OKES Second Graders Get Lesson on Weather from TV Meteorologist
The 10 second grade classes at Old Kings Elementary School were treated Thursday to a visit by Fox 35’s tricked out storm-chasing Thunder Truck on the school’s campus. The students, who learn about weather as part of their curriculum, were treated to first-hand insights from the Orlando station’s meteorologist Ian Cassette about how he and his crew utilize the sophisticated radar and camera equipment in the truck to track storms and hurricanes, including Ian and Nicole that recently swept through Flagler County and other parts of the state. The visit was facilitated by teacher Michelle Patton who earlier this school year reached out to all of the meteorologists in the area and was delighted when Ian (the Fox meteorologist) responded.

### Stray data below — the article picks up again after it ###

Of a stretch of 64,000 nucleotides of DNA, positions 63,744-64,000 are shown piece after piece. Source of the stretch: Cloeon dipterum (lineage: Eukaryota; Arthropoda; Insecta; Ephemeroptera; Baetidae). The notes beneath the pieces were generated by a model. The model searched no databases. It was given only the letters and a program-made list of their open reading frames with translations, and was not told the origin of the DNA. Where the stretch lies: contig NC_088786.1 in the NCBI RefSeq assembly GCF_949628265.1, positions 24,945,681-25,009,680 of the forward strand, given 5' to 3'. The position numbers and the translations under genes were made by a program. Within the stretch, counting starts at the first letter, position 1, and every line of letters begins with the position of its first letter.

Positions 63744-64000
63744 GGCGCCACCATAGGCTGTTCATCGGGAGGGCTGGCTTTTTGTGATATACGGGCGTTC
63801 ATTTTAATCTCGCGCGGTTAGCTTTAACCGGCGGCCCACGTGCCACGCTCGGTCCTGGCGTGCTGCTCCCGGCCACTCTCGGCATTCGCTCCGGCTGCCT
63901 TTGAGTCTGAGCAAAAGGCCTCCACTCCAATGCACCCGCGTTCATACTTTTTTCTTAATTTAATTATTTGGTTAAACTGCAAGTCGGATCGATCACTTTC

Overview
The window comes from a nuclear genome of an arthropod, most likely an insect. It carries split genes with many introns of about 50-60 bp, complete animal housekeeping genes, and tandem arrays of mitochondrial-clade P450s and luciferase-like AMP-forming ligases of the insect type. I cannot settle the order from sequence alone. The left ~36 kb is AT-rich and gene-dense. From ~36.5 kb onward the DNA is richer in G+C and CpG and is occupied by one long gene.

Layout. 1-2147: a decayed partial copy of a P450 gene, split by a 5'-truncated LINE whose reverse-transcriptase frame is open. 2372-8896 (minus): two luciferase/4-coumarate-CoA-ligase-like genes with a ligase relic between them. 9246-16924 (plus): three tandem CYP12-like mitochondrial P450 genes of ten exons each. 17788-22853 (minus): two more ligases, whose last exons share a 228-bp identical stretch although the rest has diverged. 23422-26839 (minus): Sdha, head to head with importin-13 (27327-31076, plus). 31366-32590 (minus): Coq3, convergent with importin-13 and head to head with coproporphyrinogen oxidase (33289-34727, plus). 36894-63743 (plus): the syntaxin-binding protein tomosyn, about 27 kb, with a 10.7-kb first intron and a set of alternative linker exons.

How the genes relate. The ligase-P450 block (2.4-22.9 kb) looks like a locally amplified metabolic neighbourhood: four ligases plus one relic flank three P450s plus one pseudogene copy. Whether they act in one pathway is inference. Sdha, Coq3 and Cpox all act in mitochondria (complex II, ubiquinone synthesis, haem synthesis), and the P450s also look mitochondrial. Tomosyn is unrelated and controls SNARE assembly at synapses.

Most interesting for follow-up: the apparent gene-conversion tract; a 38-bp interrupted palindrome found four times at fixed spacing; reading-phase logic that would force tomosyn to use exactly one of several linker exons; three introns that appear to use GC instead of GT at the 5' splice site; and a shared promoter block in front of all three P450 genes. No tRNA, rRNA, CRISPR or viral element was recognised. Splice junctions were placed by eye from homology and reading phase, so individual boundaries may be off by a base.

“We’ve been trying to schedule for months,” Ms. Patton says. “But you know it’s been quite the hurricane season.”
Cassette, who grew up in Tampa and graduated from Florida State University with a degree in meteorology, explained how he became so passionate about all-things weather-related.
“When I was a little bit older than these students, we had a couple of big hurricanes, including Charlie, come through Tampa, which made me interested in finding out more about the science behind them and other weather phenomena,” the 30-year-old weatherman says.
After graduating from college, Cassette moved to another state, but recently returned home to Florida, where he says the unique weather patterns of our southern-most state piqued his interest as a scientist.
Cassette regaled the 200 or so students with the science behind storms, wind, rain and, of course, hurricanes for about an hour on the breezy Thursday morning. He also addressed questions from the enthusiastic second-graders, who seemed eager to know more about why we have hurricanes, what causes thunder and what are his favorite kinds of weather.
Each of the students received a memento of the visit from Cassette and the 6,000-pound Thunder Truck: a UV Sensor bracelet that changes color under the sun’s rays.
The segment was recorded by the Fox 35 team and will be available to view on their website.